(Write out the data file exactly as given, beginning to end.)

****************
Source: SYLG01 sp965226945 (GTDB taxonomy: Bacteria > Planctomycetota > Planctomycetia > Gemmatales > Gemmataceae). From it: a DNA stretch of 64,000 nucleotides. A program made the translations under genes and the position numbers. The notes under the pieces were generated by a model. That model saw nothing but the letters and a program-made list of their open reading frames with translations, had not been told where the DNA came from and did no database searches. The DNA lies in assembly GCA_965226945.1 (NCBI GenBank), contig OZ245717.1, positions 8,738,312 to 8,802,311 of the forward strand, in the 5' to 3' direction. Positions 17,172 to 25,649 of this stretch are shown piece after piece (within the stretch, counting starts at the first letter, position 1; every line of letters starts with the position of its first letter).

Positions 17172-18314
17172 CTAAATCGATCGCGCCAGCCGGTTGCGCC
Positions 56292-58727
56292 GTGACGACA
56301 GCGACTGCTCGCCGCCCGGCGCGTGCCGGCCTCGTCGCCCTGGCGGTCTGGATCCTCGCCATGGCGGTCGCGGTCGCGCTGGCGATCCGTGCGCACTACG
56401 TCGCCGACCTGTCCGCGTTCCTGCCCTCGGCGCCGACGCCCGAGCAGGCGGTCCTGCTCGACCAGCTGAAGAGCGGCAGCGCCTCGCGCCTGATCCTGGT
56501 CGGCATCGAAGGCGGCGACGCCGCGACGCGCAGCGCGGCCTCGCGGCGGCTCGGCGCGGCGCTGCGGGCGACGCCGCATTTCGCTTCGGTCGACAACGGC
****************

Source: SYLG01 sp965226945 (GTDB taxonomy: Bacteria > Planctomycetota > Planctomycetia > Gemmatales > Gemmataceae). From it: a DNA stretch of 64,000 nucleotides. A program made the translations under genes and the position numbers. The notes under the pieces were generated by a model. That model saw nothing but the letters and a program-made list of their open reading frames with translations, had not been told where the DNA came from and did no database searches. The DNA lies in assembly GCA_965226945.1 (NCBI GenBank), contig OZ245717.1, positions 8,738,312 to 8,802,311 of the forward strand, in the 5' to 3' direction. Positions 17,172 to 25,649 of this stretch are shown piece after piece (within the stretch, counting starts at the first letter, position 1; every line of letters starts with the position of its first letter).

Positions 17172-18314
17172 CTAAATCGATCGCGCCAGCCGGTTGCGCC
Positions 56292-58727
56292 GTGACGACA
56301 GCGACTGCTCGCCGCCCGGCGCGTGCCGGCCTCGTCGCCCTGGCGGTCTGGATCCTCGCCATGGCGGTCGCGGTCGCGCTGGCGATCCGTGCGCACTACG
56401 TCGCCGACCTGTCCGCGTTCCTGCCCTCGGCGCCGACGCCCGAGCAGGCGGTCCTGCTCGACCAGCTGAAGAGCGGCAGCGCCTCGCGCCTGATCCTGGT
56501 CGGCATCGAAGGCGGCGACGCCGCGACGCGCAGCGCGGCCTCGCGGCGGCTCGGCGCGGCGCTGCGGGCGACGCCGCATTTCGCTTCGGTCGACAACGGC